“Our increased production capacity means customers don’t have to wait another night to get the best sleep ever,” Dilworth says. “Offering free same-day shipping to our key wholesale and retail customers is a bold initiative that will further differentiate us in a highly competitive industry.”
As part of the drive to expand its wholesale business, Brooklyn Bedding formed a new partnership with the Furniture First buying group in 2018. The arrangement is still in the early stages, Merwin says, but sales are expected to grow. Currently, three bed profiles are offered.
Brooklyn Bedding also holds an investment position in Nest Bedding, a mattress retailer with 15 locations in Chicago, Denver, Los Angeles, Minneapolis, New York, Phoenix, San Francisco and Seattle. Owned by Joe Alexander, Nest Bedding sources nearly all of its mattresses as a proprietary line built to its specifications by Brooklyn Bedding.
“We don’t see ourselves as direct competitors with our expanding base of retail customers,” Merwin says. “Much of the product we do for the wholesale side of our business is private label, so there’s a lot of differentiation in the feature sets. There’s plenty of space for all of us, and we’re as happy to have our partners succeed as we are to succeed in marketing our own brands.”
Brooklyn Bedding offers three distinct private-label options to retailers. Generic private-label products carry Dreamcatcher branding. Retailers are free to price and advertise the products any way they wish. The second option allows retailers to apply their own branding to Dreamcatcher products, also with no pricing or advertising requirements. And third is the custom private-label program, in which retailers work with Brooklyn Bedding’s team to create their own branded line of mattresses.
A focused range of choices
In its own line, Brooklyn Bedding offers a wide assortment of memory foam, latex, latex alternative and hybrid mattresses, as well as pillows, sheets, protectors and foundations. Best-selling models include the No. 1 model, Brooklyn Aurora, a hybrid mattress with a layer of CopperFlex foam for pressure relief and a TitanCool-infused surface, retail priced at $1,699 for a queen size; and the Brooklyn Signature, a hybrid with TitanFlex latexlike memory foam, TitaniumGel cooling and a 6-inch base of individually encased coils, priced at $949. Marketed online as the #BestMattressEver, the Brooklyn Signature has been one of the company’s best-sellers for several years. The company gave the mattress a major redesign in 2018 to freshen its appeal.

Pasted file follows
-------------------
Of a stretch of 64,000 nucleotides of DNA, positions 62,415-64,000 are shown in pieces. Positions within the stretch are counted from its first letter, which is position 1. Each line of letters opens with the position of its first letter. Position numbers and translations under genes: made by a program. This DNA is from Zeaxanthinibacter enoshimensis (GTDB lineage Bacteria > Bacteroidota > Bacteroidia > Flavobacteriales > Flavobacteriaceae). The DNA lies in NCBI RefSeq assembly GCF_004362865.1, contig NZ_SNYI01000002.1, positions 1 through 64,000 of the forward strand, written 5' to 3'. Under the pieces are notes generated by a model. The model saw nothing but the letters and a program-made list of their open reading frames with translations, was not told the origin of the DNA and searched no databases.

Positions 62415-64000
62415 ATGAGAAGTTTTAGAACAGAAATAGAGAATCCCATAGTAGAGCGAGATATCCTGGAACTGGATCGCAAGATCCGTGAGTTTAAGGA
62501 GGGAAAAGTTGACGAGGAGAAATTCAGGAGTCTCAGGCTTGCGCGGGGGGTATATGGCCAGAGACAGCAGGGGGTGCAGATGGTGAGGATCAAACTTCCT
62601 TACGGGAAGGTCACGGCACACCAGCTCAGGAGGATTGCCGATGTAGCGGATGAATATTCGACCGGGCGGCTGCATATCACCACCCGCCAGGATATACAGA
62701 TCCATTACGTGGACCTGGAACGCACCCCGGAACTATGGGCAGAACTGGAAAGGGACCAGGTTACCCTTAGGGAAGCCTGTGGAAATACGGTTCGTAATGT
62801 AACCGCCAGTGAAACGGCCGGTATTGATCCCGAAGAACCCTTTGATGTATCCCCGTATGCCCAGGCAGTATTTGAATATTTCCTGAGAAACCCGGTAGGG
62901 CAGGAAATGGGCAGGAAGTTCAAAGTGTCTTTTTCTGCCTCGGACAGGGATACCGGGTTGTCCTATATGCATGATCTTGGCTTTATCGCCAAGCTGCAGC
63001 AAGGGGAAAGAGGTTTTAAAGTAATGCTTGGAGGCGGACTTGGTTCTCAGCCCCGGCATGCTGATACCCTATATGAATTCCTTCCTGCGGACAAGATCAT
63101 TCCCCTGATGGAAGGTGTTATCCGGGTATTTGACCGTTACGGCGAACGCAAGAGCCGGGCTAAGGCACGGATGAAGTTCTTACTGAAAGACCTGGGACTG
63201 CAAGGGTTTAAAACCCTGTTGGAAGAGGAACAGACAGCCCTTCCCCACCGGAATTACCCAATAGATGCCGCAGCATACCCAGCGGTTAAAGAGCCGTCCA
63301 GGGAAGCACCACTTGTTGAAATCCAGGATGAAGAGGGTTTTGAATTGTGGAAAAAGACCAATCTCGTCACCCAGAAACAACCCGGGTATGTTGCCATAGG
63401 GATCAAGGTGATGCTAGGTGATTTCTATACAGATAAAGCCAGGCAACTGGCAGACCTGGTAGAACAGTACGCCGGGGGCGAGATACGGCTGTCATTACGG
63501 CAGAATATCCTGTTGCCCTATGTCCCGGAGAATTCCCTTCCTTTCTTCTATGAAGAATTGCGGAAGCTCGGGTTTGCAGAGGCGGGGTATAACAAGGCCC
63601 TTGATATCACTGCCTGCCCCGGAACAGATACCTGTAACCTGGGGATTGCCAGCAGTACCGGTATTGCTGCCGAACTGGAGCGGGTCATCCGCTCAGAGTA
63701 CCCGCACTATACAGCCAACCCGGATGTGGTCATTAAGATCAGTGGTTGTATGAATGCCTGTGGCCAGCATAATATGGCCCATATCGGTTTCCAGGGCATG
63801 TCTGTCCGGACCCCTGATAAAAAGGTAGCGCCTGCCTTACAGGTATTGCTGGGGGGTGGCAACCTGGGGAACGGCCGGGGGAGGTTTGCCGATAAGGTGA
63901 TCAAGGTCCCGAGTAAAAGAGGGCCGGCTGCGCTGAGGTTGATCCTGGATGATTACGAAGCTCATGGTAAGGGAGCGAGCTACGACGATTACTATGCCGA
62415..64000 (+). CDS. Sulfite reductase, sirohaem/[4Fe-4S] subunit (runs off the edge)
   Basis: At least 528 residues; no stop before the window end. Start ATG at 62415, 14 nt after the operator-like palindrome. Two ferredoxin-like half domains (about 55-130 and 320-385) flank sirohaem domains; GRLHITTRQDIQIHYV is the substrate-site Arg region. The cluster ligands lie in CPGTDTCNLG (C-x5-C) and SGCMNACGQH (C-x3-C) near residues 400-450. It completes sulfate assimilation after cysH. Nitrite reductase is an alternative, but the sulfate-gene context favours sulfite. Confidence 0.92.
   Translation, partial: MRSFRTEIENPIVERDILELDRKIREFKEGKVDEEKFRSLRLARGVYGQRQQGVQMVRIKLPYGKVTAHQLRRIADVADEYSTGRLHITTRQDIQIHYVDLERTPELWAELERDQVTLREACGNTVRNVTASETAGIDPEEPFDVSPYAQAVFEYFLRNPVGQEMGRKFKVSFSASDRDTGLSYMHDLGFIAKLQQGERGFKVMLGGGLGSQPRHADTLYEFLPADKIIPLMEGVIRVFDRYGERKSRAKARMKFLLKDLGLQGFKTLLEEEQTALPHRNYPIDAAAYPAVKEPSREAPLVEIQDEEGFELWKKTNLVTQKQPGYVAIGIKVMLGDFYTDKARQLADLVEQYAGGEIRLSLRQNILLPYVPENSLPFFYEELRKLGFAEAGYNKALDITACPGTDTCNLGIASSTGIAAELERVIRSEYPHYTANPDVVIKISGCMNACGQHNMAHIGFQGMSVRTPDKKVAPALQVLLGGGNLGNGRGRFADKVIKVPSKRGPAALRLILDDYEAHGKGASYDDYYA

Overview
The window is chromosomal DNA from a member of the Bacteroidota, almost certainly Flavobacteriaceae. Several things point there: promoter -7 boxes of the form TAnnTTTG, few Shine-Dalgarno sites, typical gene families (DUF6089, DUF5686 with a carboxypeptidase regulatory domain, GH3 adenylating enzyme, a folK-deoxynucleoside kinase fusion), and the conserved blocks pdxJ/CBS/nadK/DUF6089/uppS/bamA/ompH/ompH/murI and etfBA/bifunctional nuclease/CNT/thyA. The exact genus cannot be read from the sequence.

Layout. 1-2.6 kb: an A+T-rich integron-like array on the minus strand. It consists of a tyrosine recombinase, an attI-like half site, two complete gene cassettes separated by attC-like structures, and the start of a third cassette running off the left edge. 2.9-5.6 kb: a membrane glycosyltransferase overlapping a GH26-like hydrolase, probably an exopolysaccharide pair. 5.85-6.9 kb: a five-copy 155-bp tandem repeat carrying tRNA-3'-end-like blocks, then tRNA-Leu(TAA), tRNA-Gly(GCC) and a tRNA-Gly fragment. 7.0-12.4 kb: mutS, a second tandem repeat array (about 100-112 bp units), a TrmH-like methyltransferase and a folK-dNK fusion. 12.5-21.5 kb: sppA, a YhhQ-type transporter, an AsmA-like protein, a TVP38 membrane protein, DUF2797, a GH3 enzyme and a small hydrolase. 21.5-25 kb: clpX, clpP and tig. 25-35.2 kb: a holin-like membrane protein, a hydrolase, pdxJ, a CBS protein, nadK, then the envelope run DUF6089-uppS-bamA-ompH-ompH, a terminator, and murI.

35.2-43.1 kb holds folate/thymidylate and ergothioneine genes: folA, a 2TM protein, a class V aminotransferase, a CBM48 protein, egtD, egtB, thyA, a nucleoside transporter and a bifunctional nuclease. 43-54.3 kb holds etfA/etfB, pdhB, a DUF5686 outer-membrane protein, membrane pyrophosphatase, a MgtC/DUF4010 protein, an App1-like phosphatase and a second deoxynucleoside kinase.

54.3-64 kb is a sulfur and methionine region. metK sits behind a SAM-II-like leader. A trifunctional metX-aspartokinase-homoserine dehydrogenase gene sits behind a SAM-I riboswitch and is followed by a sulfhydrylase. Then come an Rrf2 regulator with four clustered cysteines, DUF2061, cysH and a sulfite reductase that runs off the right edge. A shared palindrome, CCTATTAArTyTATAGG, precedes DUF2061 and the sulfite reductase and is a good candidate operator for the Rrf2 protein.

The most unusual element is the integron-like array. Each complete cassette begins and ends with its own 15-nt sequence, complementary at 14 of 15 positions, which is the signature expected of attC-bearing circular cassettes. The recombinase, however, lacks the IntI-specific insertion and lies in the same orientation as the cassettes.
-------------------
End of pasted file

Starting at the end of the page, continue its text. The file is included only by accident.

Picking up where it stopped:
“The Brooklyn Signature mattress is loaded with lots of premium features at a hyper-competitive price,” Merwin says. “It solves the No. 1 problem consumers face in sleeping — getting hot — by infusing both top foam layers with a very effective cooling treatment. And by replacing the previous base foam with individually encased coils, we were able to dramatically improve the sleep experience.”
With its product assortment, Brooklyn Bedding tries to keep things simple for the consumer while offering a mix of proven comfort and support features. “Consumers don’t want to be overwhelmed with choices, but they also need more than the one-size-fits-all approach that many online boxed bed companies promise,” Merwin says. “Different sleeping styles and comfort levels demand different mattresses, even when you are working with a supportive, natural foam like latex.”
Although Brooklyn Bedding offers several promotional models priced below $1,000 for a queen, the bulk of the company’s sales fall in the $1,000 to $2,000 range. In the past few years, its price points have been edging up as new technologies have been introduced and consumers’ willingness to invest in quality sleep has grown. Dilworth expects that trend to continue.
“When a shopper comes into a store and sees what our better beds have to offer compared to the old worn-out bed they are sleeping on or a basic entry-level model, they spend the extra money to get a quality bed nearly every time,” Dilworth says.